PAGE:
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review: fiction

Alan BradleyJeff Bassett/The Globe and Mail

Barrelling along on her bicycle through the leafy, sun-dappled lanes near her home in the English countryside, Flavia de Luce rides out of the pages of Alan Bradley's new mystery and straight into our hearts.

She's got all the attributes that you'd expect to find in a middle-aged amateur sleuth: a solid network of connected villagers who pass on trivial bits of information that turn out to be important, an insatiable curiosity, a determination to see wrongs put right and an unwillingness to stay out of things that are really none of her business.

Except she's 11.

And in this remarkably self-possessed girl, Alan Bradley has created one of the most endearing protagonists the traditional mystery genre, typified by the works of Agatha Christie, has seen in a very long time.

Flavia's third adventure begins when she inadvertently sets fire to a gypsy fortune teller's tent at the village fete and, soon after, discovers the woman has been severely beaten.

But who better to sum up the plot than Flavia herself? "It was all so confoundedly complicated: the attack upon Fenella, the gruesome death of Brookie Harewood, the sudden appearance and equally sudden disappearance of Porcelain, Harriet's firedogs turning up in not one but three locations, the strange antique shop of the abominable Pettibones, Miss Mountjoy and the Hobblers, Vanetta Harewood's long-lost portrait of Harriet, and underneath it all, like the rumble of a stuck organ pipe, the constant drone of Father's looming bankruptcy.

"It was enough to make an archangel spit."

And through his disparate plot lines, Bradley weaves the shadows of long-ago deeds into present-day crimes.

But, as satisfying as the mystery is, the multiple award-winning Bradley offers more. At this point in his series with the charming and quirky titles ( The Sweetness at the Bottom of the Pie, The Weed that Strings the Hangman's Bag), he allows Flavia to reveal her insecurities and frailties so readers who found her insufferably precocious in the first book, with her vast knowledge of chemistry and just about everything else, may warm to her in this one.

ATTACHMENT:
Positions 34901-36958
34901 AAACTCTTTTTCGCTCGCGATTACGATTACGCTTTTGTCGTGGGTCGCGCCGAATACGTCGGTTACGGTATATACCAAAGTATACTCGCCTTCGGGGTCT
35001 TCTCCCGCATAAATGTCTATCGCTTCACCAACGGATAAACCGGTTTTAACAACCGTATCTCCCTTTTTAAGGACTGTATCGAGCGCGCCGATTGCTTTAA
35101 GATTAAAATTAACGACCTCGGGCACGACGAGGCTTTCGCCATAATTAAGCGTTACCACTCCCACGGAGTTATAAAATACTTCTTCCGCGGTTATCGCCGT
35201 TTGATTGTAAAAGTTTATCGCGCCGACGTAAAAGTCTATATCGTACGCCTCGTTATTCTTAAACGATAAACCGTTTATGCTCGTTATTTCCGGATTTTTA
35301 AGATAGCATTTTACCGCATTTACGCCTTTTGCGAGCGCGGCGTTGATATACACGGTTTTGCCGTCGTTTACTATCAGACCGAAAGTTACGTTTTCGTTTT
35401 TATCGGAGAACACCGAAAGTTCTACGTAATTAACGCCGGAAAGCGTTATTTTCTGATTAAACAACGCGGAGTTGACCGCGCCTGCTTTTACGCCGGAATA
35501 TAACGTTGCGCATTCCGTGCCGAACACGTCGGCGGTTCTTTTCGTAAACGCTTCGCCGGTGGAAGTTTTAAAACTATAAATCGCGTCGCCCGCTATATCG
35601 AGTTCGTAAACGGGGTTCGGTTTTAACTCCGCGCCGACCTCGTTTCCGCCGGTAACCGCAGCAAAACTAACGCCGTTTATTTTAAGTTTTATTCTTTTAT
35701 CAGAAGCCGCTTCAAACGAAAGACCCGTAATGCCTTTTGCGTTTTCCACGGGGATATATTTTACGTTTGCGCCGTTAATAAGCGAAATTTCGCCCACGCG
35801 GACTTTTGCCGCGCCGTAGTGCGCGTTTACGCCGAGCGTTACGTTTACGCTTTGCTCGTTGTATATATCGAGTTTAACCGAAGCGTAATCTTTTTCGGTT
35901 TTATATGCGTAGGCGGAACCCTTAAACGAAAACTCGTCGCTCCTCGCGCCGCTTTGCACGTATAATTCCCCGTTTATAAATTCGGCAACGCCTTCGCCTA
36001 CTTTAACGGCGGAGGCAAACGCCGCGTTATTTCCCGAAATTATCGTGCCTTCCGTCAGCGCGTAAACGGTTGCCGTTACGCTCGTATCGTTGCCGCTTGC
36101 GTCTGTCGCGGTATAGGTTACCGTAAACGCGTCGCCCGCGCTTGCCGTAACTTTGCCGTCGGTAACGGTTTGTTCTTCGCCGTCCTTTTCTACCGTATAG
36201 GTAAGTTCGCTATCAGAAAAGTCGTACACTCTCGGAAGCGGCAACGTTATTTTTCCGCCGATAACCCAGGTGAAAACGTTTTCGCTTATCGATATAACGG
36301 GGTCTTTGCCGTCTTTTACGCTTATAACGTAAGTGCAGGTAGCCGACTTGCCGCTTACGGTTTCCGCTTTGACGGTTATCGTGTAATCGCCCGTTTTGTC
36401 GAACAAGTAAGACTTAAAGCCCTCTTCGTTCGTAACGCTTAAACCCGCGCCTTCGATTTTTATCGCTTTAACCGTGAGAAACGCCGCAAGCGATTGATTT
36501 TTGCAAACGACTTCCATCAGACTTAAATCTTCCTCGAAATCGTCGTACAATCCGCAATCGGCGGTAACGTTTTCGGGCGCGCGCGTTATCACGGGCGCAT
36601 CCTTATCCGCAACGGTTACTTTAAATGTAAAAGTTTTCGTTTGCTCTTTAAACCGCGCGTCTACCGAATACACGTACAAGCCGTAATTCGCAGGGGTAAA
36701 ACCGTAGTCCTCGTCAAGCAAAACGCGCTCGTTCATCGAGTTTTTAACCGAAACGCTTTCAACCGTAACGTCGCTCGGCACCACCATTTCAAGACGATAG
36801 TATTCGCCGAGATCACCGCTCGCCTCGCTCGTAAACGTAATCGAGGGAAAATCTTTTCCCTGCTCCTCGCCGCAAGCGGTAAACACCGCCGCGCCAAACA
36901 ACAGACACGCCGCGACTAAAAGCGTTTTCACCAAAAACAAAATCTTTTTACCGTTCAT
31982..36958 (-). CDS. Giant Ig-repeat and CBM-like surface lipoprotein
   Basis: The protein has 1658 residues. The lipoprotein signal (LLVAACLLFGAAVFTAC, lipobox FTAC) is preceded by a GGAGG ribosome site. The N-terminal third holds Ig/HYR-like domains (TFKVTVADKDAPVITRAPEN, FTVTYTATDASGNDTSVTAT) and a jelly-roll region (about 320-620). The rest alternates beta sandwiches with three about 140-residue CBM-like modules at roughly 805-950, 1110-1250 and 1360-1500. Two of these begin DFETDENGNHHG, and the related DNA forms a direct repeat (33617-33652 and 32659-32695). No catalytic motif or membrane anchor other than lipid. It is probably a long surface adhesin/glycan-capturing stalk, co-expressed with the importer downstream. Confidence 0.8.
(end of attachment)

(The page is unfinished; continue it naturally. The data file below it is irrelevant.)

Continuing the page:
Despite the hard-shell appearance of her disdain for her sisters, she is deeply hurt by their cruel taunts, and as she grieves the aching, unbearable loss of her mother, Harriet, who died when Flavia was a baby, she exposes the depth of a wound that will never heal.

There is almost an allegorical, fairy-tale quality to her life - the mean older sisters, the father trying to raise three demanding, idiosyncratic daughters on his own. The only thing missing is the wicked stepmother.

The book is beautifully written, with fully fleshed characters, even the minor ones such as odd-job man Dogger and Mrs. Mullet, who rules in the kitchen.

The descriptions are vivid and lyrical: "Now, almost two weeks into the harvest, most of the countryside had traded its intense summer green for a paler, grayish shade, as if Mother Nature had nodded off a little, and let the colours leak away."

The title turns out to be a sly play on words. We know the importance of the red herring in a mystery story as a literary device to distract the reader from what's important or to point her in a different direction. But it can also mean an extremely strong-smelling fish, and the heavy odour of fish in this story is a real clue, not a red herring.

With this, his third novel in the Flavia de Luce series, Bradley, a Canadian who now lives in Malta, secures his position as a confident, talented writer and storyteller.

Elizabeth J. Duncan's first novel, The Cold Light of Mourning, was nominated for Agatha and Arthur Ellis awards. She lost both times - to Alan Bradley.

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